Nate Meyer’s See Girl Run is the kind of film that fills viewers with a certain joy at the existence of indie movies, and moreover, films directed by people you don’t know generally. Ironically, something of an essay on the extent to which movies don’t know what they’re talking about, and the public’s inability to realize same, See Girl Run maneuvers us through the tricks and traps of love, and does so without ever actually saying anything about love at all (except in one scene, I suppose).
Robin Tunney stars as Emmie. She’s married to Graham (Josh Hamilton), and has been for about five years. The shine of the relationship has worn off a bit, not least showcased by Graham’s curious lack of spontaneity (let’s say) in the bedroom. Conveniently, Emmie is in the final stages of trying out for a reality series that reunites people with their High School sweethearts. She learns that they’re going to have to disqualify her (or whatever), because she hadn’t revealed that she’s been in contact with her old flame, Jason. He’s sent her cards and drawings once in a while, but she didn’t think that counted, and besides, she’s never responded.
Caught in her relationship lull, Emmie begins to wonder about life and love, coming close to that misty-eyed sense of ennui that movies so often use to get Emmie to return to Damariscotta, Maine to see what Jason might be doing with his life. Don’t worry, I live pretty near the place, and I’m taking the movie’s word for how you pronounce it.
Jason, perfectly managed by Adam Scott, isn’t doing much with his life, but in keeping with our examination of movie worlds, he’s mostly a hell of a guy. He’s working at a lobster shack while he waits for his art career to pan out (he paints odd frogs who fish and wear pants, and look like they should be made of plasticine and on a shelf at the back of a Hallmark store, beckoning at old ladies), and isn’t particularly interested in any relationship, because he’s holding fast to the memory of Emmie. He’s fun, charming, and has just the right looks, but he isn’t exactly self-sufficient.
As we follow Emmie back to her childhood home, we meet her parents, who don’t seem particularly happy, and her brother, Brandon (Jeremy Strong), who is clinically depressed and a special breed of alcoholic. Brandon, whose mind runs roughshod over him nearly all the time, becomes our questioning guide, and is the point of contact for Emmie, as he still sees Jason occasionally.
Brandon, by way of depression, is fixated on happiness, and has an almost unfathomable ability to over-analyze the minutiae of every moment and situation in life. Removed in a fascinating way (especially because of the film’s meta undertones) from any particular present, Brandon’s unhappiness stems from his inability to get out from under the microscope. Emmie has the exact opposite problem, as Brandon points out to her, saying basically, “What right do you have to be unhappy? If not you, who?”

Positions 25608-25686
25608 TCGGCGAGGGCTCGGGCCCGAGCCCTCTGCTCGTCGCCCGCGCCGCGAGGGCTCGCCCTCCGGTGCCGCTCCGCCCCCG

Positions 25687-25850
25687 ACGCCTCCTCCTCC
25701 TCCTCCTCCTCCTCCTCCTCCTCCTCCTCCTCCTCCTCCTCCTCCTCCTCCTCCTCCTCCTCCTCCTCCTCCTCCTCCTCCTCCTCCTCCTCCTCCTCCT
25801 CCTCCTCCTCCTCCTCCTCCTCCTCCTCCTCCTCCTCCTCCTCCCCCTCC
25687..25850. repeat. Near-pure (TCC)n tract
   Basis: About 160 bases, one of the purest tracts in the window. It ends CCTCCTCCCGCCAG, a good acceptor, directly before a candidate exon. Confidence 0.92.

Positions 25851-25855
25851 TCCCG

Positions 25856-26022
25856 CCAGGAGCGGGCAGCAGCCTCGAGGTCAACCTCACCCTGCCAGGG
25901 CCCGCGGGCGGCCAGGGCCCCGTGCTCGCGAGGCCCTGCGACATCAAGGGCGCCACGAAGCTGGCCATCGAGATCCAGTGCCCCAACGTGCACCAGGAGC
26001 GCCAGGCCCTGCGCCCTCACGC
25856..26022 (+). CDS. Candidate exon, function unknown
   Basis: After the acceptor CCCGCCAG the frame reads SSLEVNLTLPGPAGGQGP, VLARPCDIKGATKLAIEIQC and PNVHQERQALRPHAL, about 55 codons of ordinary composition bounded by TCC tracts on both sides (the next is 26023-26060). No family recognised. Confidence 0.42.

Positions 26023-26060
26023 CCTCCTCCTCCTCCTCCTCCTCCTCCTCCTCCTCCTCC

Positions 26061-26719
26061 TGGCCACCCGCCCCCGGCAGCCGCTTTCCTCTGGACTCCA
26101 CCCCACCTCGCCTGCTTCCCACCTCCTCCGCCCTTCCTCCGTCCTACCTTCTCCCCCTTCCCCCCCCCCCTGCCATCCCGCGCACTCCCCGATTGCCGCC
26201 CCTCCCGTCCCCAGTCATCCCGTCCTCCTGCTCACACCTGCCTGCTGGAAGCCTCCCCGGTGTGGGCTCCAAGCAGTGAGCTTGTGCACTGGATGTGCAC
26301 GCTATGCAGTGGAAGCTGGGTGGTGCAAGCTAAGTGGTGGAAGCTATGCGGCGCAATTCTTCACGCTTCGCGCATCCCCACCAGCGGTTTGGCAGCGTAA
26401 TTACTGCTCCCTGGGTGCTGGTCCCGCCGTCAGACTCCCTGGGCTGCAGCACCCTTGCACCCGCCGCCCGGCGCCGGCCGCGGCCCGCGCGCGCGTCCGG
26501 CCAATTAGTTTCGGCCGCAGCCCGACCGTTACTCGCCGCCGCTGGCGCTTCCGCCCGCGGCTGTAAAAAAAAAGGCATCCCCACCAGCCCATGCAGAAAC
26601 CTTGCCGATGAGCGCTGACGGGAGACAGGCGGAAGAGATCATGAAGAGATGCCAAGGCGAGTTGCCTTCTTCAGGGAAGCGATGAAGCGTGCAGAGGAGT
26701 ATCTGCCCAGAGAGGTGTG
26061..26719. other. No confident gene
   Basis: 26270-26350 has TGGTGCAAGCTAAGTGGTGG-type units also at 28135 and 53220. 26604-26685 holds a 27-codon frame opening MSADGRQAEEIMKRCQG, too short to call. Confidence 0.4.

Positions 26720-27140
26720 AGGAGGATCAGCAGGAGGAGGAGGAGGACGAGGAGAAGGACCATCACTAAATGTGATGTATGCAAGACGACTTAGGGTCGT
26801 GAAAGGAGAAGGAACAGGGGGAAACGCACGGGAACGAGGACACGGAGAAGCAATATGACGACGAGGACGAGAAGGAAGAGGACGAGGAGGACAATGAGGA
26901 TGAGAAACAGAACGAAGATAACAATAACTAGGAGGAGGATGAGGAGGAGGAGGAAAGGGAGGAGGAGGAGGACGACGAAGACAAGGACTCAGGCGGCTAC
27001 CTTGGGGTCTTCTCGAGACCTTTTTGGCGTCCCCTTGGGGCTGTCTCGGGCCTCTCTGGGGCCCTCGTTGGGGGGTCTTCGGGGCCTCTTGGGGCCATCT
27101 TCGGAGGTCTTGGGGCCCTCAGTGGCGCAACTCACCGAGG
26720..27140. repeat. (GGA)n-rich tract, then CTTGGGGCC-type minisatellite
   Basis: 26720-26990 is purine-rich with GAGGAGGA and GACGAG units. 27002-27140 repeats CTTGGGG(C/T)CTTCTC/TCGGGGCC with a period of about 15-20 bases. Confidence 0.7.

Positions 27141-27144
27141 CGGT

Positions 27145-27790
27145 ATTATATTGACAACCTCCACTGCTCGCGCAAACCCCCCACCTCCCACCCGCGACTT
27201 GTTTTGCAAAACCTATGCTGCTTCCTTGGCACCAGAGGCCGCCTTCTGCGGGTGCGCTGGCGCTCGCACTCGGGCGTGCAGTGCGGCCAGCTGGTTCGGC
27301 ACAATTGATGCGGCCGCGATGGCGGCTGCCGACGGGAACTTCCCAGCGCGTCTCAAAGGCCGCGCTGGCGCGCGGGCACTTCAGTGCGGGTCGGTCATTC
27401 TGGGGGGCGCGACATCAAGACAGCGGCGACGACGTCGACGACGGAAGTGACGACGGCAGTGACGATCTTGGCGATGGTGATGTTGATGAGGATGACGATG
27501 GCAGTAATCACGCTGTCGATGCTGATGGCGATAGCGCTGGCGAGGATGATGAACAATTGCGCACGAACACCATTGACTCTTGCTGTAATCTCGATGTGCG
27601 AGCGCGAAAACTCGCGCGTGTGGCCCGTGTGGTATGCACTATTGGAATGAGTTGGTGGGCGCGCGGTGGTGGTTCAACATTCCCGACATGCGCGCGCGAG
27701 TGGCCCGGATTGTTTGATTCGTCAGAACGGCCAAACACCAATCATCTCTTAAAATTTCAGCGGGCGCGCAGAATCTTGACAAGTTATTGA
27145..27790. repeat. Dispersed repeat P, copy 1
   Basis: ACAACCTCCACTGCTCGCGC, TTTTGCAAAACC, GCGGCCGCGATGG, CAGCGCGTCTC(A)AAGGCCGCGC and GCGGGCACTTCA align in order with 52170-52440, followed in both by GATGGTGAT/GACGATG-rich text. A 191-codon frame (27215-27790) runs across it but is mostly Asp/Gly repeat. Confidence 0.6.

Emmie becomes caught up in her flight of fancy though, and the more she comes to believe that Jason would be very receptive to her attention, the more she wonders, “What if?”
Both of them make note of the fact that they never technically broke up, and it’s a genius bit of screenwriting that they do. A certain intangible tangible to reference as a kind of idol to the thinking we were all supposed to grow out of. The very thinking that makes the young and foolish suspect that marriage is just going on your first date every day of your life.
As another master stroke in this little gem, the whole affair plays out with Emmie and Jason spending virtually no time together at all. The entire ebb and flow of emotion, rationalization, wonder, and realism all happen in Emmie’s mind, whether they were together a lot or not, so why bother?
You hate to spoil an ending, but the film comes together in the only way it possibly could (without turning into the worst movie ever), so I don’t consider it ruins anything to point out that the problem with Jason, wonderfully, is not that he isn’t the man that Emmie remembers, but that he is. It is not that life wouldn’t be that strange, candy floss web of nearly never-ending grandiose gestures, but that it would.
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When Emmie (Robin Tunney) starts to think that her current relationship isn’t enough, she can’t stop wondering about her high school sweetheart, Jason (Adam Scott), who stills live in their coastal hometown of Maine. On a whim, she throws caution to the wind and goes home to discover if he could be what she needs to reignite her life.